The once and future Pan
Timeless children's classic gets revived for the Portland stage
More than 20 years after she first played Peter Pan, Adair Chappell and husband Greg Tamblyn are once again taking a leap of faith on the classic tale about the boy who wouldn't grow up.
They've founded their own company, Pixie Dust Productions, to launch a Broadway-sized show at the Newmark Theatre. The sets are so huge they'll barely fit in the building, and the budget exceeds $300,000 Ñ more than double that of the last 'Peter Pan' production in 1991.
'You have to believe,' Chappell says with a laugh.
The lithe Chappell, like her character, has changed so little that initial posters for this production used photos of her and Captain Hook from the 1991 production.
That wouldn't have been possible without the return of Jay Horenstein as Hook, though, at 48, he observes that he doesn't need makeup for lines on his face or gray powder for his hair when he doubles in the role of Mr. Darling.
J.M. Barrie's story of Peter Pan has fascinated audiences Ñ and psychiatrists Ñ for 90 years. Indeed, the term 'Peter Pan syndrome' is applied to people who refuse to grow up.
But superficially at least, this is still a fairy tale, with Wendy and her brothers flying away with Peter to Neverland to battle pirates led by Captain Hook. They are helped by Tinkerbell the fairy, a tribe of Red Indians and the orphaned Lost Boys. When Peter rescues them all (helped by a crocodile with an appetite for pirates), Wendy's parents offer to adopt the Lost Boys.
Chappell, 40, played Peter Pan at the now-defunct Portland Civic Theatre from 1984 to 1991, and the show sold out each year. Rumors that somebody else might revive it galvanized Tamblyn to track down the sets for Cathy Rigby's Tony award-winning Broadway version.
Tamblyn, who'll direct the 16 Portland performances, found the sets in Las Vegas and was able to rent them for this show. He also was lucky enough to discover that Paul Rubin of the aerial artistry company ZFX Flying Illusions in Las Vegas was the same man who had 'flown' his wife 12 years ago, though the technology is far superior now.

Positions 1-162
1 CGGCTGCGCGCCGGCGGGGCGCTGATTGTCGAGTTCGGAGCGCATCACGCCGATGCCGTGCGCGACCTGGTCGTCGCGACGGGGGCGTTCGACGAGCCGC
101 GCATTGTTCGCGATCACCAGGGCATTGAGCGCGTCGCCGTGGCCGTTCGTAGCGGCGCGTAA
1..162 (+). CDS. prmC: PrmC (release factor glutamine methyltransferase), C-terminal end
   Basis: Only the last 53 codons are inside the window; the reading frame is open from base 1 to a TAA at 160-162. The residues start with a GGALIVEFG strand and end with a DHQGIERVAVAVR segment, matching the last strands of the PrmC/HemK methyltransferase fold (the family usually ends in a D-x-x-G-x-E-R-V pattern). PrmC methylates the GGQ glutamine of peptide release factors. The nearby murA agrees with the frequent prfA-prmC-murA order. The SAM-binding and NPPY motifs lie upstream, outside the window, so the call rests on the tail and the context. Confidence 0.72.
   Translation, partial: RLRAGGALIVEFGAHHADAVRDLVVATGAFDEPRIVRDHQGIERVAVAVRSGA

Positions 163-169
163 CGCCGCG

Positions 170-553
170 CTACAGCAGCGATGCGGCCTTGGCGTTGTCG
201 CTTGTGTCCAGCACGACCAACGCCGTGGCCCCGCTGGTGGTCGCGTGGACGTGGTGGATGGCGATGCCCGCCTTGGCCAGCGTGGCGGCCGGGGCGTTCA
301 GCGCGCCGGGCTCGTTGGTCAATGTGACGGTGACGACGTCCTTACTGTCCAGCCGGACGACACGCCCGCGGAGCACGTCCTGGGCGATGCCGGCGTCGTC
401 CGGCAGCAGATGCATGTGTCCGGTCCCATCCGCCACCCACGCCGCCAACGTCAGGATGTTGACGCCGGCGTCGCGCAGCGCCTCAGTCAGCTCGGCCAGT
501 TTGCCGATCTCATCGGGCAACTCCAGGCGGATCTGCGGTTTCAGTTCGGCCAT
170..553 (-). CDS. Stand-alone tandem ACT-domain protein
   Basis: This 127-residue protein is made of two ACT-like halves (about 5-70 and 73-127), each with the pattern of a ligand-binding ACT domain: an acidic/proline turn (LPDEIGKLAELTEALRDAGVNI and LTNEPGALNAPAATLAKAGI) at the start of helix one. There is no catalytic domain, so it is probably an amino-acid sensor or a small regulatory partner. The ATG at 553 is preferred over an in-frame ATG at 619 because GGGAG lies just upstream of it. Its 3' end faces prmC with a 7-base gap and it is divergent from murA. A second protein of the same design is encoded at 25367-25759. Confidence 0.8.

'He normally comes in and sets up the show and splits, but he's going to stay here the whole week,' says Tamblyn, who credits the family atmosphere of the show for drawing almost everybody back to it.
'We've been to a lot of weddings of former Lost Boys,' he says. 'People who saw the first show at 10 will be bringing their kids, and people who saw it as adults will be bringing their grandchildren. And they won't be watching the show Ñ they'll be watching the kids.'
Chappell says the phone started ringing once people realized they were serious and composer Jon Newton signed up to conduct the 18-piece orchestra.
'People were calling, offering to sell T-shirts in the lobby for free, just to be involved,' Chappell says.
Chappell and Tamblyn have had two daughters since the last 'Peter Pan.' Ariel, 9, is the eldest, and will be in the show, doubling as Jane (Wendy's daughter in a postscript) and as a Red Indian.
'It's going to be a cold, hard reality for her younger sister Aurora (who's 3) on opening night,' Chappell says philosophically. 'She's been in rehearsal, running around with the Indians, and on opening night she's not going to be there.'
Cherie Price returns to double as Mrs. Darling and Tiger Lily, and Hollie Weikel will play Wendy for the fifth time.
'The last time I saw Hollie, she was 16. Now she has three children,' Chappell says. 'But she walked into the audition, and she looks just the same and still has, the same little voice. We cast her, and her eyes got as big as saucers. I'm eternally Peter Pan, and she's eternally Wendy.'
Peter and Wendy's relationship is the key to the whole story, Tamblyn says.
'You have to believe in Peter Pan first of all when he flies in the window,' he says. 'Wendy is all of us in the audience, getting to meet this wonderful character. They start cautiously, then the friendship grows, and by the end of the scene they're flying out the window together.'
Tamblyn says that bond sets the tone for later:
'When they say goodbye, you have to care. And when Tinkerbell dies, you have to believe. If you get emotionally involved, the story takes you on a wonderful journey. It's just amazing to watch 800 adults and children clapping to save Tinkerbell.'
Chappell says one of the best parts is being backstage after the performance when children come back for fairy dust to help them fly.
'They never say, 'You're not a boy.' They just believe,' she says.
Of course, the juiciest role in the production is that of the villainous Hook, who swaggers, preens and rants, while keeping a nervous eye open for the crocodile that made off with his hand.
Horenstein says that celebrating the joy of evil is the best thing about being Captain Hook. 'You have to enjoy your work,' he says with a wicked chuckle.
In a twist of fate, Horenstein's boss in the outside world is Jim Caputo, who plays Smee, his pirate sidekick.
'He's my boss at Kornblatt's Deli Ñ but in Neverland I'm his boss,' Horenstein says as he leers piratically, flourishing his famous hook.